James H Duncan

One Match Left


far from where it all began, far
from where most things begin,
he stood on the corner of the town square
near the small veterans memorial and watched
as the cars turned the corner and sailed
around the town square, disappearing beyond
the one-screen movie house

he had three matches and three cigars
and didn’t like the odds, so
he crossed and walked inside
the only café open on Sunday

there were no free tables, but the waitress
set him up at the small bar with a
fork, spoon, knife
all rolled into a white cloth napkin

for a long time nobody bothered
to come take his order, but he didn’t mind
he sat and watched the town eat, all of them
coming from farms and trailers and little ramshackle
cottages in rows just beyond the town square
all eating and talking about a million
things that people where he came from
would never imagine to talk about
simple things
beautiful in their natural blandness
like wind against
cornstalks in the morning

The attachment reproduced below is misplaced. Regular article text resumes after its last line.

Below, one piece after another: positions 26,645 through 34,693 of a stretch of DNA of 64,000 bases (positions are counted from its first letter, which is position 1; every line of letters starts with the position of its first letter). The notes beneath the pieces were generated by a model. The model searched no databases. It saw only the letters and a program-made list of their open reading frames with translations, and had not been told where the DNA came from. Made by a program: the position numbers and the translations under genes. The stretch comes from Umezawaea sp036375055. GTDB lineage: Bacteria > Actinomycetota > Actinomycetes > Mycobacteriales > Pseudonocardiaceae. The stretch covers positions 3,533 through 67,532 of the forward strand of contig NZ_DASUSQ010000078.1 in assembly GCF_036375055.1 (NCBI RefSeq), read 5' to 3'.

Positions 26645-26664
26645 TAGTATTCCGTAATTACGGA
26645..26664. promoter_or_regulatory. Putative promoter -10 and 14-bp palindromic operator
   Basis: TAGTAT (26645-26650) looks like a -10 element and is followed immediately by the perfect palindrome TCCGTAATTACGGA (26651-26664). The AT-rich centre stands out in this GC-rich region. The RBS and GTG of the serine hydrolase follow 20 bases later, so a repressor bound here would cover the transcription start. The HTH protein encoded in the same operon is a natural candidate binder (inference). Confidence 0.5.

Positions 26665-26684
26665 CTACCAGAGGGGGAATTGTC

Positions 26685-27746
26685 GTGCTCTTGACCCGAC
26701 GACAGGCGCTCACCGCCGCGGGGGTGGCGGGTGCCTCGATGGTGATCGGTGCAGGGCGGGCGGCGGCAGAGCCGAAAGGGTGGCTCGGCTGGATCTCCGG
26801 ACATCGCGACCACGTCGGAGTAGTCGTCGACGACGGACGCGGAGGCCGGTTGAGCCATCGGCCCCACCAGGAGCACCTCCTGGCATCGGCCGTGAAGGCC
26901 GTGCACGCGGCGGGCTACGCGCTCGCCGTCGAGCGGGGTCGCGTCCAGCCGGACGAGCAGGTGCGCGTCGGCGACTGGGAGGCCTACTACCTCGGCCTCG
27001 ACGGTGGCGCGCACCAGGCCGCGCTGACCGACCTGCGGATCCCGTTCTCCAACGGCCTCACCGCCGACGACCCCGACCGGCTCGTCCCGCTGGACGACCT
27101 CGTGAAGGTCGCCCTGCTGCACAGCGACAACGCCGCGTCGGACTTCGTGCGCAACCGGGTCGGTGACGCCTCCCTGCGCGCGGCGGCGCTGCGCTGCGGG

finally, he ate a chicken fried steak
that was bigger and thicker
than his plate, and left the last
of his cash under his water glass

the waitress who set him up asked where he
came from, and they talked a bit about the town,
where the cemetery was—three miles
due east, and then she said to come back
on a Saturday
everything is open on Saturday 

he said he would and left the café, walking down
past the one-screen movie house
it showed one movie per night at 7 p.m.
but he couldn’t wait that long, so he burned
through two matches to light a cigar
and walked due east into the coming
darkness
walking the gravel shoulder
of the highway
wondering
just why his grandfather
ever left this place
to begin with




(This poem previously appeared in the collection Dealing with the Devil in the Middle of the Road: New & Selected Poems.) 

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